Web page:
The LaVerne family spawned three generations of artisans. Brooklyn-born designer and sculptor Philip LaVerne (1907-1987), son of the muralist Max LaVerne, was known for his bronze art furniture that he fabricated by hand with son Kelvin LaVerne (b. 1937). Philip LaVerne trained at the Art Students League in New York began and went on to work in porcelain and then brass and bronze casting. Kelvin studied in Paris and Florence for one year before becoming his father’s creative partner around 1950. The pair had a rare partnership in custom-furniture making, creating what Philip LaVerne called “functional art” or “sculptural functionalism.” According to his well-known advertisement, “It’s not just functional and not just art, it’s an investment.” The LaVernes preferred to operate as artist-furniture makers, creating one-of-a-kind and limited-edition pieces. In making their patinated, sculpted, or pewter-etched bronze tables and cabinets, they combined innovative techniques with traditional styles. The simple form of these tables usually consisted in slabs set atop supports, ranging from legs to pedestals. They were known for their sculptural and three-dimensional bases, illustrated by “Four Cubes,” whose base included dynamic imagery of mythological and Michelangelo-esque figures made in deep relief in the early 1970s. Other pieces gave importance to the tabletop. The LaVernes favored narrative and figuration for their vivid imagery, often referencing art historical themes, from Classical Antiquity, Ancient Chinese Art, the Italian Renaissance, eighteenth-century French art, as well as more abstract modern styles. Kelvin demonstrated his ability to render dynamic heroic semiabstract figures and classical bodies in movement in his “The Bathers,” a cabinet depicting the nude swimmers he observed on Shelter Island. These works of art, which the Lavernes widely exhibited, were conservative in design, and thus adaptable to both traditional and modern settings. Their technique combined a centuries-old bronze-casting method with their own innovations. The process was based on a hand-carved bas relief technique, to which pewter and bronze layers (and often enamel detailing) were mixed with the Laverne’s secret chemical brew. They painstakingly monitored the buried bronze that was naturally oxidizing in order to achieve the exact color and patina they sought. The Lavernes displayed these handcrafted pieces, which now attain fifty to one hundred thousand dollars at auction, at their gallery-like showroom on 46 East 57th Street. After Philip’s death in 1988, Kelvin fulfilled three years worth of back orders before returning to sculpting.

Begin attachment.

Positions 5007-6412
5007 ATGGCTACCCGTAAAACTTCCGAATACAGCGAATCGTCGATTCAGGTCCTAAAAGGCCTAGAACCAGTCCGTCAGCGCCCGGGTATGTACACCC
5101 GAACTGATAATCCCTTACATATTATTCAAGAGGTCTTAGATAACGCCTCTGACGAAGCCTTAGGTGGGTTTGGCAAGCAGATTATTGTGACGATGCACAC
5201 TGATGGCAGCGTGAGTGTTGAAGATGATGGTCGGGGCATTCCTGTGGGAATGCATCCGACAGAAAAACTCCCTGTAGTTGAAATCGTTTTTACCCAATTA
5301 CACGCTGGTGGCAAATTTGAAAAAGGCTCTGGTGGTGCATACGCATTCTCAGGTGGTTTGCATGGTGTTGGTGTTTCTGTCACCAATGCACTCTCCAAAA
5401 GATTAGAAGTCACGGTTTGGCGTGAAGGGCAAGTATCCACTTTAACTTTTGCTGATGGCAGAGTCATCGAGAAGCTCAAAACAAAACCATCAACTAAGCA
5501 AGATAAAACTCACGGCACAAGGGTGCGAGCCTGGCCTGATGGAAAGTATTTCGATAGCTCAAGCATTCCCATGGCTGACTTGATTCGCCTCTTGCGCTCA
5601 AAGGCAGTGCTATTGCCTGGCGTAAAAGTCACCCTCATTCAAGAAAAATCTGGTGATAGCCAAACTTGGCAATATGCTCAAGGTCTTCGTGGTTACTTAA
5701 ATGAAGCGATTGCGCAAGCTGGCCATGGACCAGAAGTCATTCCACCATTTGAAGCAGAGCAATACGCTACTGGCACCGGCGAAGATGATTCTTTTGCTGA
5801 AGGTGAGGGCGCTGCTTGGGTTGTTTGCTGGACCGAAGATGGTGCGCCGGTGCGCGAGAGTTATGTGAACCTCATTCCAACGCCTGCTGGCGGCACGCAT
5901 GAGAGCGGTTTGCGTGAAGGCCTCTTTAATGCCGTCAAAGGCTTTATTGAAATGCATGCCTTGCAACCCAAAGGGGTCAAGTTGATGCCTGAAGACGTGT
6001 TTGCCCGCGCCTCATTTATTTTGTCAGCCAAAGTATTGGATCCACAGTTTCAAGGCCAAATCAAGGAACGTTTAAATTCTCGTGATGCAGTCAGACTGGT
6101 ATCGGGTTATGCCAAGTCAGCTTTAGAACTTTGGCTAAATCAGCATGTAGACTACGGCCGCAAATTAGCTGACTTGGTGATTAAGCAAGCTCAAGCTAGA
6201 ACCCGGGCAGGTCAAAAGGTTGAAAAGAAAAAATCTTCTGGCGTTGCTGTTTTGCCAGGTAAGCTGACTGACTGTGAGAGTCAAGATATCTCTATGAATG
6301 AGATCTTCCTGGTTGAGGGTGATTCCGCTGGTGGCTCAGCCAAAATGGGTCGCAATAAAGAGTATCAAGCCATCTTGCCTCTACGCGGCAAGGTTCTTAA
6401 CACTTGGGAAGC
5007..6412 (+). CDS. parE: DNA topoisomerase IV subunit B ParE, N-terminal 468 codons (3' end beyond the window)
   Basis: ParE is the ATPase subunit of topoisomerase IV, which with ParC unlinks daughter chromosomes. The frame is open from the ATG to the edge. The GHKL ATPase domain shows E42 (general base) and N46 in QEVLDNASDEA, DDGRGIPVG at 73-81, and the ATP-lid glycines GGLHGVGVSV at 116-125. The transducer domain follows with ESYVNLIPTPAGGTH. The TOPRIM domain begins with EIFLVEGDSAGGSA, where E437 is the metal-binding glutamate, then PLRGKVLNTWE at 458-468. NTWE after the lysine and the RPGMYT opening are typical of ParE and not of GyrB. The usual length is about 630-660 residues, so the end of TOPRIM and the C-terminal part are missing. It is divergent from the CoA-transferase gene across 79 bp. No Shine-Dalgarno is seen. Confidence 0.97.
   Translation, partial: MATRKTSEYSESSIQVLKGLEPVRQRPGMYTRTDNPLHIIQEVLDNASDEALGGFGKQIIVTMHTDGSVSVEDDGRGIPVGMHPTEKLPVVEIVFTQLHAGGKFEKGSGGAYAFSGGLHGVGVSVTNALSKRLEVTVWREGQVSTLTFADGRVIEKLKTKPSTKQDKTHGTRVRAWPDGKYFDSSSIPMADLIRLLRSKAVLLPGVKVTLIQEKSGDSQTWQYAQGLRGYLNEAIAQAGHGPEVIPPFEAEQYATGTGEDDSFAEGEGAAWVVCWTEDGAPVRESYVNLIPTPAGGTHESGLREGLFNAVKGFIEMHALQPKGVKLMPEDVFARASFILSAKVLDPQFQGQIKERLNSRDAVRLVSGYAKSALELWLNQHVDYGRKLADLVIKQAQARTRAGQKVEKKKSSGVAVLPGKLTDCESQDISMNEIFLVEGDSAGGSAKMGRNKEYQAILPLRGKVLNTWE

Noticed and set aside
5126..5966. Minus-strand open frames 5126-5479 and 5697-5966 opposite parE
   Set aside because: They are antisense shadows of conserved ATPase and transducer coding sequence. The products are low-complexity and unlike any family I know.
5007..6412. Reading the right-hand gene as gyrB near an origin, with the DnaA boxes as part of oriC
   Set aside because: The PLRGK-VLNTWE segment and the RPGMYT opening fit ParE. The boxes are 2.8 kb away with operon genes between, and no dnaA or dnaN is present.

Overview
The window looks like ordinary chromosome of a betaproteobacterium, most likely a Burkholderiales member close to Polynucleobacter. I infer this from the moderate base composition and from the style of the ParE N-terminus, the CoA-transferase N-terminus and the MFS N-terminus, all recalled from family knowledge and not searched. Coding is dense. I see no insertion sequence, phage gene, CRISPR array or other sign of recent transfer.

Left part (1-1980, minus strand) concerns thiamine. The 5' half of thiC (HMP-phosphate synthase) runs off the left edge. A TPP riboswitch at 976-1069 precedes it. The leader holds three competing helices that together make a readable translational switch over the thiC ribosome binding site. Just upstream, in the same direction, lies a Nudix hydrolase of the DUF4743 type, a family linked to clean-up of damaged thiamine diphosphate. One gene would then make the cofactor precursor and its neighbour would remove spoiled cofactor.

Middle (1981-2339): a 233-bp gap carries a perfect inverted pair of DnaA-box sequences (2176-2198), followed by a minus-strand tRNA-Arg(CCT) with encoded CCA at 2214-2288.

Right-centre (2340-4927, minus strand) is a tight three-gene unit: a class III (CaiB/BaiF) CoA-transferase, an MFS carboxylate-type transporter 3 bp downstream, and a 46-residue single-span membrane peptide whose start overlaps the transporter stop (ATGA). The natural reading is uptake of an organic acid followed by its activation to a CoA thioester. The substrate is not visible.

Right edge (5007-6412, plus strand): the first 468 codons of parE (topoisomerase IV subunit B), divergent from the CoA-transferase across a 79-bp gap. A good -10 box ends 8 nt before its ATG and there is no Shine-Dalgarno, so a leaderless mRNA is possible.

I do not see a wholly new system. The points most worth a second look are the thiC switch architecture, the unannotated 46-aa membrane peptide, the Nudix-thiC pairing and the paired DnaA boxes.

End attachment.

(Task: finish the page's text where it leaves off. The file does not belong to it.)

Julie V. Iovine, “Philip & Kelvin Laverne,” in Todd Merrill and Julie Iovine, eds., Modern Americana: Studio Furniture from High Craft to High Glam (New York: Rizzoli, 2008), 152-161.